Online land register to end gazumping

The UK's first national land and property database will help to end gazumping in the property market by 2005, the head of the key...

The UK's first national land and property database will help to end gazumping in the property market by 2005, the head of the key e-government project has claimed.

The online National Land Information Service (NLIS) uses the National Land and Property Gazetteer (NLPG) as its property index.

It will fast-track land and property searches in the house-buying process, according to Local Government Information House (LGIH), a subsidiary of the Improvement and Development Agency (IDeA). LGIH also said that local authorities will reap £200m a year efficiency savings by consolidating their address systems.

While property searches in some areas of the UK can take weeks NLIS will provide searches within minutes, said Andrew Larner, head of Information Age Practice and director of LGIH. "Now the fastest property search process is just under one-and-a-half hours," said Larner. "We anticipate that when it is fully up to speed it will be two to three minutes, tops. Gazumping should be a thing of the past," he added.

The National Association of Estate Agents welcomed the promised improvements to the house buying process but said that gazumping would continue unless the legal processes changed.

To create the national gazetteer councils must first each create a local gazetteer, drawing together separate address systems. They can then link to the national network. Council IT managers' group Socitm has expressed concern about the cost of creating local gazetteers, where councils foot the bill.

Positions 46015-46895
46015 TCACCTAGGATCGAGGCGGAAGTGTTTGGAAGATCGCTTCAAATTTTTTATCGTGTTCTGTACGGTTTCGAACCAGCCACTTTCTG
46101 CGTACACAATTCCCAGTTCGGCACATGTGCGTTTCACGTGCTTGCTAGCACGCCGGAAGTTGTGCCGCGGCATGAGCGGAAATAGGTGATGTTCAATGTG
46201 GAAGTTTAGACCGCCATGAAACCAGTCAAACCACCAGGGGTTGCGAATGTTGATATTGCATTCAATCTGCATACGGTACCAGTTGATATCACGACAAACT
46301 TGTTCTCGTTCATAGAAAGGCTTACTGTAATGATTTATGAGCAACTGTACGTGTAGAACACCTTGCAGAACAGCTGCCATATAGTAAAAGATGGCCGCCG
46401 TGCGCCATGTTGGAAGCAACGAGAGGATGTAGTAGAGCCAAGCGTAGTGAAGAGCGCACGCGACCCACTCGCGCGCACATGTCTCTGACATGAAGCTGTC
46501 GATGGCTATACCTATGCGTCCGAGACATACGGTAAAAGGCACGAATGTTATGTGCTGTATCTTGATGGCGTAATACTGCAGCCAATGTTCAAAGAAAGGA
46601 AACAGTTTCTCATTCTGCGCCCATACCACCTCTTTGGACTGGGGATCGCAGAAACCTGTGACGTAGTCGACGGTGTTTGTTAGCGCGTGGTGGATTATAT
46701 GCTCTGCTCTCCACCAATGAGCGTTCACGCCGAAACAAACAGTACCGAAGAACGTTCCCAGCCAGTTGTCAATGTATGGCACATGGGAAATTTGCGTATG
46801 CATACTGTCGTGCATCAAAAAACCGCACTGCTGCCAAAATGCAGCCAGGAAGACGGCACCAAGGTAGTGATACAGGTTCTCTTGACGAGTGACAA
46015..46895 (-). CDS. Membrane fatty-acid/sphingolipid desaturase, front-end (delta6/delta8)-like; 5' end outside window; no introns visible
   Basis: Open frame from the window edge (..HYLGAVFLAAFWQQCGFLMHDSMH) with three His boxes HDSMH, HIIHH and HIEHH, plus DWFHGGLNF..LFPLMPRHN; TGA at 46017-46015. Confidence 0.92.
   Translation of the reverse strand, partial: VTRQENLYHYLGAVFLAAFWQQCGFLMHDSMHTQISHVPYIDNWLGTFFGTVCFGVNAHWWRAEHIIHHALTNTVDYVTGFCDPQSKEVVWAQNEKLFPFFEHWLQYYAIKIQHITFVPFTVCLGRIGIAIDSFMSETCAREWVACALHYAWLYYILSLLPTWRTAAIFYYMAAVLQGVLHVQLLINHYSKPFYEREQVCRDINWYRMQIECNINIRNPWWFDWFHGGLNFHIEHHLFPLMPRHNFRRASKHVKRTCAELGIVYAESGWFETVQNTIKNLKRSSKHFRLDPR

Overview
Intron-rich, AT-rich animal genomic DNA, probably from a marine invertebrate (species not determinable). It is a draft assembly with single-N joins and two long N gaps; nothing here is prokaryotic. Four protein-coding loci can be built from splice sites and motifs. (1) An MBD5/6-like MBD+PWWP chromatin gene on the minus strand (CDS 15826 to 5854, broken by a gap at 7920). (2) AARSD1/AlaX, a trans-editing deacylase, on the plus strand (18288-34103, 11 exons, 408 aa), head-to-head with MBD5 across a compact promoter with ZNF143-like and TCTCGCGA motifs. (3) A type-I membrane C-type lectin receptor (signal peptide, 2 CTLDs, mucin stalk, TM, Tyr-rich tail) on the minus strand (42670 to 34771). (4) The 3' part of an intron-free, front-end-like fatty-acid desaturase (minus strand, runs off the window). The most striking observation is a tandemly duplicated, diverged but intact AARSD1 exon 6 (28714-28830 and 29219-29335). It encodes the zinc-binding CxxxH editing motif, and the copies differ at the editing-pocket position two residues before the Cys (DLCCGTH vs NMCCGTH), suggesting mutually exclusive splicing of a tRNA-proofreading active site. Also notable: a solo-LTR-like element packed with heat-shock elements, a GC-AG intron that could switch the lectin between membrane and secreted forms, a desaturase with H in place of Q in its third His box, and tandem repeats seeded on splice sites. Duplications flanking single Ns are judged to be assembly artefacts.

But the new system will save councils money by reducing their support costs, said Larner. "Local authorities have different departments, maintaining different lists to different standards. One local authority could have 100 local address lists with up to 90 staff maintaining it," he said.

How it works
Property industry professionals and solicitors submit pay-as-you-go requests to NLIS through channels provided by private companies. They will pass on information requests to the NLIS hub, run by US information specialist MacDonald Detwiller and Associates. MacDonald Detwiller will forward the information to the relevant agency, such as the Land Registry or local authority, before passing it back through the channel to the customer.

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